MD It is interesting to see, how your work, although it doesn’t have the intention, causes the reaction. This really shows the power of the work.
AK Well, I am interested in disruption. It is very complicated. We live in a time when art has become hugely commodified. Everything is for sale. Everything is part of the market. We have no utopian ambition any longer - the left is gone, it has lost its ability to speak for a better world, sadly. And the only way we can speak for anything at all is in the bloody market, from within capitalism. There literally is nothing else. So, disruption seems to me to be the only possibility of our time.
MD What are the political contexts of the times you are living in. What makes it an emergency now? What still motivates you to position yourself?
AK I think one way of looking at where we are, is to say that we have failed. 'We' if you like, being the liberal elite. Our social view is one that is generally of the left and one that acknowledges the right of all humans to decent conditions, that is progressive. These are things we believe, we still believe them and we should believe them, but we have held this process to ourselves. We have failed to communicate it properly, and furthermore to give it to our brothers and sisters out there, and so they say, 'we don’t want this'. 'You are no longer radical', and we are no longer radical, that is a fact. Those that are radical are now called Steve fucking Bannon. The radical has moved to the right and we have lost our ground.
What does it say about art though? Is it, for example, that the market has so taken over what we do as artists, that we have no possibility of being radical? If everything is for sale, then how can it be radical? With a few exceptions, there are very few artists who are daring enough nowadays to not play the game. I’m a fine one to talk, in the sense that I do play the game. My works are at the art fairs, my works are for sale and by any standards I am well off as an artist. I'm not going to bullshit and pretend that isn't so. So, how can you do that and the opposite? It may well be that you can’t. But it is a question that we in all consciousness as artists have to ask ourselves. Where do we sit with this difficult subject? It is not about making more or less nice objects. Who gives a shit in the end? It is a much more fundamental cultural question about how and what we strive to aim at poetically in an age that consumes everything. Where is poetry? How can there be poetry, if it is bought and sold? These are fundamental questions and leave us with huge problems that I don’t know the answer to. And we keep complicating it. Do we say that so called female subject matter can only be made by women? Do we say that so called black art can only be made by black artist? We keep compartmentalizing all these versions of our self. We have to refuse every one of those! We have to turn them upside down.
MD You said it once, you don’t want to make Indian art.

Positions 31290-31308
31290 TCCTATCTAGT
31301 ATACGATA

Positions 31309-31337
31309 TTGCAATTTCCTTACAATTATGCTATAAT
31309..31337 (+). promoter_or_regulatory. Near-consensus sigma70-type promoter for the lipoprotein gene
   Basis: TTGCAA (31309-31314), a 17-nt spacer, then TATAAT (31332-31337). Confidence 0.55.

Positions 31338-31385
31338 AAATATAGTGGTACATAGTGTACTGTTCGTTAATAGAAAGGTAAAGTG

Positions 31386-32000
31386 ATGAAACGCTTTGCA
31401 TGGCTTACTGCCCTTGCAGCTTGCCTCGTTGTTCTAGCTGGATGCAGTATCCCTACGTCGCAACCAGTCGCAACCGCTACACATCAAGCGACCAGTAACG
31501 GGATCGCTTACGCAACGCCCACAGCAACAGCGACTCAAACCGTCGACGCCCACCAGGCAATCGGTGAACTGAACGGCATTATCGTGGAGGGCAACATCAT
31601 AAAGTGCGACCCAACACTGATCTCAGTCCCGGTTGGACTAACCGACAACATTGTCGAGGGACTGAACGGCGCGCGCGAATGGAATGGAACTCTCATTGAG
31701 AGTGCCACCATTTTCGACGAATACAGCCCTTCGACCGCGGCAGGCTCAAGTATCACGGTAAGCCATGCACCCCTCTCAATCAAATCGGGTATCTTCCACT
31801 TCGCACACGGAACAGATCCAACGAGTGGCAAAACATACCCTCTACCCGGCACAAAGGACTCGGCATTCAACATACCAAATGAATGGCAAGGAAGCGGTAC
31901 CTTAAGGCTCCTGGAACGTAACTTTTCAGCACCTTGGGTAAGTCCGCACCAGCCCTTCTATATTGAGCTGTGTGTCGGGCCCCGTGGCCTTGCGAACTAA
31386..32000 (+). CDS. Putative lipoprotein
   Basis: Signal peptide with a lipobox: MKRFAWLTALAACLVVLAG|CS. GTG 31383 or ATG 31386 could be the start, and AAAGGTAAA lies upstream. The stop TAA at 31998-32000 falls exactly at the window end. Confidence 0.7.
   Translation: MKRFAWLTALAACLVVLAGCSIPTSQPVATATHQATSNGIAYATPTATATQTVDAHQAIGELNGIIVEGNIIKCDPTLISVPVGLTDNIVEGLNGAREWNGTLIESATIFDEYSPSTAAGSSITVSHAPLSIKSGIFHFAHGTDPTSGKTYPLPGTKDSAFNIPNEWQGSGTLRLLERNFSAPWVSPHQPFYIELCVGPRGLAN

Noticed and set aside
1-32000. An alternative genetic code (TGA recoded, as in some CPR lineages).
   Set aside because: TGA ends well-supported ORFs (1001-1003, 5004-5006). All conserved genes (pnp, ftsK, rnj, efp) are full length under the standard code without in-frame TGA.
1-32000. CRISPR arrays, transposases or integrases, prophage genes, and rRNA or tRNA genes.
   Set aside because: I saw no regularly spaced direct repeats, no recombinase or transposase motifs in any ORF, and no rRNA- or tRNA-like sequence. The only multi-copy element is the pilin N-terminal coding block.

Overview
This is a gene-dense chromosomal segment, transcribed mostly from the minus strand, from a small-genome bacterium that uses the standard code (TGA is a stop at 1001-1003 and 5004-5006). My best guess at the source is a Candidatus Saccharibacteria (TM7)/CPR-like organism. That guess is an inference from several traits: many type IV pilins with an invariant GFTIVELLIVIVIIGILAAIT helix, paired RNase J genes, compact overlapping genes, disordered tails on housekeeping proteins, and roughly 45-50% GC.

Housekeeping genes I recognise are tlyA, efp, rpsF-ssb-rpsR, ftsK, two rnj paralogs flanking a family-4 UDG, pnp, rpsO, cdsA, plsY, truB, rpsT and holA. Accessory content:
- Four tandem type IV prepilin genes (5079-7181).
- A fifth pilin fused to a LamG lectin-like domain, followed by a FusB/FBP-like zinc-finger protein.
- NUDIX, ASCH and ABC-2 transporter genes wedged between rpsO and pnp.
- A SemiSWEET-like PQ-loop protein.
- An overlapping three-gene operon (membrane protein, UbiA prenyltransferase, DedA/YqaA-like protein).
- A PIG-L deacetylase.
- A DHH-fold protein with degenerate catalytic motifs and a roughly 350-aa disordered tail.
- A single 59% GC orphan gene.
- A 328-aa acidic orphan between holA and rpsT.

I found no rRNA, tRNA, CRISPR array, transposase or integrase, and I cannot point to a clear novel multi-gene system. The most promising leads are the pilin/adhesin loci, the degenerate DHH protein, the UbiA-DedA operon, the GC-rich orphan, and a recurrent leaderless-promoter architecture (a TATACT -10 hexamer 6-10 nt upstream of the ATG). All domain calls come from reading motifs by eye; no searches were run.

AK I’m not interested in being an Indian artist, fuck that! It is very complicated and we have to be angry against this categorization of the artist. We have to refuse it at every level.
MD What still inspires you, Beuys, Shiva...?
AK AK: It is very hard to see Beuys nowadays. There hasn’t been a Beuys show since Beuys died. And one asks oneself why, what is it? Is it that the cult of personality that he evoked around himself eclipsed the work and now that he's not around it difficult to look at the work? Even if that's only a little bit true its hugely problematic. One thing is clear from Beuys is the proposition of the shamanistic as the role of the artist, as Duchamp said before Beuys, the artist as a mystic being who brings in poetic propositions from the ether. But the second half of that is, it is the viewer who completes the circle. The viewer brings their own psychic matter to the equation and completes the art work. You can’t do it alone, you must do it with the conceptual viewer in mind.
Recently I went to see Ashurbanipal at the British Museum. One the greatest Syrian kings. I love objects where we have lost the memory of what made them. A beast like lion headed, winged, falcon legged man-person-thing is all over these images. Who is he? Ahura Mazda, a primal, shamanistic being, somewhere between man, beast, earth and sky. What part of the human psyche did that come from? How did that arrive in such clearly codified form? I think those are questions that are utterly fascinating. Is there a contemporary equivalent? Can we find one? Again, there is nothing nice about this. He is not this benevolent sky watching figure that says yes, all is well. It is the opposite. He is saying you will die! He has a dagger in his hand. You will die and I am the one who will kill you! Terrifying. In this imagery, all the rituals are rituals of blood. I find all those kinds of things, deeply inspiring I have to say. They are right up my street. (laughs)
Published by Fundaciòn CorPartes in 'Surge', exhibition catalogue, 2019
In conversation with Marcello Dantas
Blood and Light. In conversation with Julia Kristeva
In conversation with Heidi Reitmaier